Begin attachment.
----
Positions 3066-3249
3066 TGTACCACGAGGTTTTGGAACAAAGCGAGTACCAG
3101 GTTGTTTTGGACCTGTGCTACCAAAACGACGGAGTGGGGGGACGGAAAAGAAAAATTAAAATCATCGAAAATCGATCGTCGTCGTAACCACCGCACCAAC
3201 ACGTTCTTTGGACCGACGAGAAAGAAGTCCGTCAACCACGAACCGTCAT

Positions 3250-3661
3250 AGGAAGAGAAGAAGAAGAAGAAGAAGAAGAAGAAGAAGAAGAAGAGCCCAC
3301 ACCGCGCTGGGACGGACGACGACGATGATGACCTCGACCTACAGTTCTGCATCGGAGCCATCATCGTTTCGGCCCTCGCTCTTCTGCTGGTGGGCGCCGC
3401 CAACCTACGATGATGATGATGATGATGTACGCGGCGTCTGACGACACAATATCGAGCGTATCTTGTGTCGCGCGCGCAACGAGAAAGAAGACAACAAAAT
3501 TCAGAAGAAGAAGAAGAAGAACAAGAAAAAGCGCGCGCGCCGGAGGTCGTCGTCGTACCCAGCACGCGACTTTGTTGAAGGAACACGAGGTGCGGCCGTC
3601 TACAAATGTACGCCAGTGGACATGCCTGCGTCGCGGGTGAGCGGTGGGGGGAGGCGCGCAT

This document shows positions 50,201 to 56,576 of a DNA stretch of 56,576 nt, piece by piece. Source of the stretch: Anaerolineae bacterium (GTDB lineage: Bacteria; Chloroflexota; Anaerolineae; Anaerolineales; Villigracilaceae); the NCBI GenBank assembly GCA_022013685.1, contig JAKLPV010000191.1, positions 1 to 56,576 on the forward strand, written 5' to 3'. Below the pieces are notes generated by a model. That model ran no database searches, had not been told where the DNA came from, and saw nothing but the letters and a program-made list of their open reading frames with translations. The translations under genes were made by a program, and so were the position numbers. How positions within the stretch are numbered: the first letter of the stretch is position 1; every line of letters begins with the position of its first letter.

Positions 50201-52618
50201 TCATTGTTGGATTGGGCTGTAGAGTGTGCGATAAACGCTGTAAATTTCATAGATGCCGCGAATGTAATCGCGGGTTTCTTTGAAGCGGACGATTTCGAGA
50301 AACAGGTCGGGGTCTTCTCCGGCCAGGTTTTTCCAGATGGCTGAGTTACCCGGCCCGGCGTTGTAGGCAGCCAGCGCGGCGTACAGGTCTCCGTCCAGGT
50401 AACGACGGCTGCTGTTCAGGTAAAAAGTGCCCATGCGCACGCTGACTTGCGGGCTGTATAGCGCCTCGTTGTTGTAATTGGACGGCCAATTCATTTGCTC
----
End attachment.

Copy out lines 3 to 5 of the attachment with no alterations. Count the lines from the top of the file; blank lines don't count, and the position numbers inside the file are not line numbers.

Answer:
3101 GTTGTTTTGGACCTGTGCTACCAAAACGACGGAGTGGGGGGACGGAAAAGAAAAATTAAAATCATCGAAAATCGATCGTCGTCGTAACCACCGCACCAAC
3201 ACGTTCTTTGGACCGACGAGAAAGAAGTCCGTCAACCACGAACCGTCAT

Positions 3250-3661